ASSISTment Meets Science Learning (AMSL)
Co-Principal Investigator(s): Neil Heffernan, Joseph Beck, and Kenneth Koedinger
Purpose: For the 21st century workplace, students need to understand science more deeply and possess well-honed learning strategies that will allow them to apply their science knowledge in more flexible ways. By providing students with frequent, fine-grained performance assessments of science process skills, teaching and tutoring can be honed to students' individual needs. To support the acquisition of flexible science knowledge, researchers in this project will develop a computer-based intelligent tutoring system designed to tutor middle school students in science inquiry and process skills such as collecting and interpreting data, prediction and hypothesis making, experimenting with interactive models, mathematizing the data, and defending and communicating a scientific argument.
Project Activities: The researchers will develop modules to support the instruction and assessment of science process skills focusing on Earth and Life Science, aligned with content from the Massachusetts state curriculum framework. The modules will rely heavily on the use of microworlds (i.e., computer-based manipulative models) to engage, hone, and assess students' science inquiry skills. The modules will be iteratively developed, tested, and refined.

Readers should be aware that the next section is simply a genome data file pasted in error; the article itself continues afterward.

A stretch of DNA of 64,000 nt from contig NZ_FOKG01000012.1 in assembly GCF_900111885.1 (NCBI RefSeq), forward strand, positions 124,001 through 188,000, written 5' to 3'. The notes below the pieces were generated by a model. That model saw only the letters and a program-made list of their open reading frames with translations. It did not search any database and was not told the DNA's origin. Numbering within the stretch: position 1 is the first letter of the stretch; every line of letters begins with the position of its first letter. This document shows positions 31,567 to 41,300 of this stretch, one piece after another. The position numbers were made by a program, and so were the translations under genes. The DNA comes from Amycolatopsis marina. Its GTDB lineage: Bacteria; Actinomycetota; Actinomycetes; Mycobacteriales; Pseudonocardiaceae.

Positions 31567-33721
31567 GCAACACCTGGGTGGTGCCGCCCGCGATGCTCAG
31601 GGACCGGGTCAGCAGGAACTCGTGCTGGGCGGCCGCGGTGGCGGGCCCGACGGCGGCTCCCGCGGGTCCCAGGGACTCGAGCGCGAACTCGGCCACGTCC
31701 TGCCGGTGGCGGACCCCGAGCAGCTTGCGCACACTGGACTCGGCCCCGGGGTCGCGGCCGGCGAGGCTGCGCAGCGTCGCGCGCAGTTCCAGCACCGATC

Products: The products of this project will be fully developed modules designed to assess science process skills in Earth and Life Science, and published reports describing the developed modules.
Setting: The setting for this study includes urban and suburban public middle schools in Massachusetts.
Population: Middle school students and their teachers from three schools in Massachusetts will participate in the study. The student population is ethnically diverse and contains a high percentage of students from low-income backgrounds.